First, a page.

The Bologna professor’s frogs, like the Pavlovian dogs, fully deserved a monument. And Luigi Galvani himself will forever remain in the memory of all mankind.
A. Tomilin

Exactly 284 years ago, a famous doctor, anatomist, physiologist, and physicist, one of the founders of electrophysiology and the doctrine of electricity, the founder of experimental electrophysiology Luigi Galvani was born in Bologna (Italy).

The name of the Italian scientist remained forever in the history of science and was immortalized as a new current source – the galvanic cell. As well as the galvanometer – the device that measures small electric currents. A crater on the far side of the Moon was also named in honor of Luigi Galvani in 1961.

What was the Italian physiologist so famous for? Galvani studied medicine and philosophy at the University of Bologna. Soon after his graduation, he became the university anatomist and surgery professor. The scientist’s greatest fame was brought by his experiments with frogs: it was on these animals that in 1771, Galvani conducted research on the study of muscle contraction and soon discovered the phenomenon of muscle contraction of a dissected frog under the influence of an electric current, which he called “animal electricity.” In 1791, Galvani published his results in his treatise, “The effect of electricity on muscular motion.”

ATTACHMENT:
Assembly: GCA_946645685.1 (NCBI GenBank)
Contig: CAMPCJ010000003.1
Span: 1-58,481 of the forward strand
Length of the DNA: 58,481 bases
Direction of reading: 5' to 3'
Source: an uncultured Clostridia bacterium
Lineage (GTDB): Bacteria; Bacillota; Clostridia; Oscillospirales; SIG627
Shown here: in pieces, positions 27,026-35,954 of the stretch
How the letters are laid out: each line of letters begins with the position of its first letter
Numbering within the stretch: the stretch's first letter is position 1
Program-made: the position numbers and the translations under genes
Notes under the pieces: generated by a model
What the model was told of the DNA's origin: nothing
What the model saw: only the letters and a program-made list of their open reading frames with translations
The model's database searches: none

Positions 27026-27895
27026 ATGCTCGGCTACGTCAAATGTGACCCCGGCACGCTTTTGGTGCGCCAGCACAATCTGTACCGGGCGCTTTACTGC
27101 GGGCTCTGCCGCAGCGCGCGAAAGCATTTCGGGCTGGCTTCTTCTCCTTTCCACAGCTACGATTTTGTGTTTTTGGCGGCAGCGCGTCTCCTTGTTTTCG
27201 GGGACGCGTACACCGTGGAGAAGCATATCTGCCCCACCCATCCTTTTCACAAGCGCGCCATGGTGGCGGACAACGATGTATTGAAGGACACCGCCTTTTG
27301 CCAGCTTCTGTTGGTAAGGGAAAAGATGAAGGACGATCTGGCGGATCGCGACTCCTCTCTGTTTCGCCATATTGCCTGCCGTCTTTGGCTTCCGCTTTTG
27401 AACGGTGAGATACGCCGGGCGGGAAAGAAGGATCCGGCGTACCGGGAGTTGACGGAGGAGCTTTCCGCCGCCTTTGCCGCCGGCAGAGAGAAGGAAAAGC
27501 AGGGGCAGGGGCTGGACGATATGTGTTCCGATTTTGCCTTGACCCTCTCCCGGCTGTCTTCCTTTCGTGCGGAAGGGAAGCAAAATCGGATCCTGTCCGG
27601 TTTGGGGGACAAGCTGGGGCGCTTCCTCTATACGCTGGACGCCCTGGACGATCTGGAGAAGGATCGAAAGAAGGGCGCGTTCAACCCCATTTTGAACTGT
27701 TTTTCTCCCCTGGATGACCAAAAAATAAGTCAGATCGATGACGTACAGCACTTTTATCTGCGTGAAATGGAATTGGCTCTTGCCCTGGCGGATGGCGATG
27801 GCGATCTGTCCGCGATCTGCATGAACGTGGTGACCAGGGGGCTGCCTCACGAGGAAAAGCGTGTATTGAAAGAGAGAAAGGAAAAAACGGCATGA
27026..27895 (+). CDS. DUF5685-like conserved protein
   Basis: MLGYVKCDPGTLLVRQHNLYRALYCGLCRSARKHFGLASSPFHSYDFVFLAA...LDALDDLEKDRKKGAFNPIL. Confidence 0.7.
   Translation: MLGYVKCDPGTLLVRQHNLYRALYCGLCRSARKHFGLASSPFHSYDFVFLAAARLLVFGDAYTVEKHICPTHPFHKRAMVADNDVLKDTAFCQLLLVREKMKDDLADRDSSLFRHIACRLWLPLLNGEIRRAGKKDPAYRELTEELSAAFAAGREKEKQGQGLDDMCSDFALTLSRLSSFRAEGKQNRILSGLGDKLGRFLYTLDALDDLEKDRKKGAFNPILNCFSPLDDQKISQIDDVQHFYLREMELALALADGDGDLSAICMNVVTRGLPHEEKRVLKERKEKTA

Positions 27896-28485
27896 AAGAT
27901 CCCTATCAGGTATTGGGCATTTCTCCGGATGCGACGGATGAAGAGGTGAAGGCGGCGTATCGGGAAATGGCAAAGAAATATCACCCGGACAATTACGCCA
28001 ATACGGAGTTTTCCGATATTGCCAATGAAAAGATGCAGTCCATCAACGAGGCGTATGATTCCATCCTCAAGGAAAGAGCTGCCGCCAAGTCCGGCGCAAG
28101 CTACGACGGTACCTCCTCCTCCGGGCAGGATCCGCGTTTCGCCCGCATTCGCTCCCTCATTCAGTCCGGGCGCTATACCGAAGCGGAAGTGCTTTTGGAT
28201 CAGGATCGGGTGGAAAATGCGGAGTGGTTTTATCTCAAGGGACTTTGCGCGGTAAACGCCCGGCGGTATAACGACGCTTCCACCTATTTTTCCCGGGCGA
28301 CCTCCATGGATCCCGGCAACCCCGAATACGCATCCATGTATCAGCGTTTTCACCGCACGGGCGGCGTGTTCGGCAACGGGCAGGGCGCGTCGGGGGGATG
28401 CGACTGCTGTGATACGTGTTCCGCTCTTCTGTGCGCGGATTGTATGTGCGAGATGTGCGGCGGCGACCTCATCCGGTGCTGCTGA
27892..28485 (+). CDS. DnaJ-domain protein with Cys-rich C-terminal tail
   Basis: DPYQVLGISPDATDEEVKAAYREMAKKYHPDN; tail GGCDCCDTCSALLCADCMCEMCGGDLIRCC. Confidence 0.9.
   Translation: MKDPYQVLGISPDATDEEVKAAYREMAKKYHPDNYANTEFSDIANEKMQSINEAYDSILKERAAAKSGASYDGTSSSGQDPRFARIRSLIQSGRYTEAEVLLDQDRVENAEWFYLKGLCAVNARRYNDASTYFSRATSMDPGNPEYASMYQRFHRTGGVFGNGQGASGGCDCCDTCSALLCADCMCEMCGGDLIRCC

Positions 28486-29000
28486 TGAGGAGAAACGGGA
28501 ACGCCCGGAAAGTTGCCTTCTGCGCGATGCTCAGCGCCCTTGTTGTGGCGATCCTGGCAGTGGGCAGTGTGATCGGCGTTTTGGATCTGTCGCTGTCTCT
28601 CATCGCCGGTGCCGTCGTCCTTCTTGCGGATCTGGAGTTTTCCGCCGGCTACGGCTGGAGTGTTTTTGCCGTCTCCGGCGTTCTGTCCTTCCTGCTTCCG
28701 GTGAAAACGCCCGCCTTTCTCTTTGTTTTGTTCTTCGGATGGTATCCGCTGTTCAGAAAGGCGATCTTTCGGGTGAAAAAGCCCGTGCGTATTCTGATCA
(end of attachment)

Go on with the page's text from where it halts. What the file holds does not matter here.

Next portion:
Galvani was also known as a talented surgeon, obstetrician, and a bright lecturer who was very popular with students.

Luigi Galvani’s work in the field of electricity was continued, among others, by the notorious Alessandro Volta. As for Galvani himself, he died on December 4, 1798, in his native Italy, at the age of 61.

Photos: (photo on the homepage)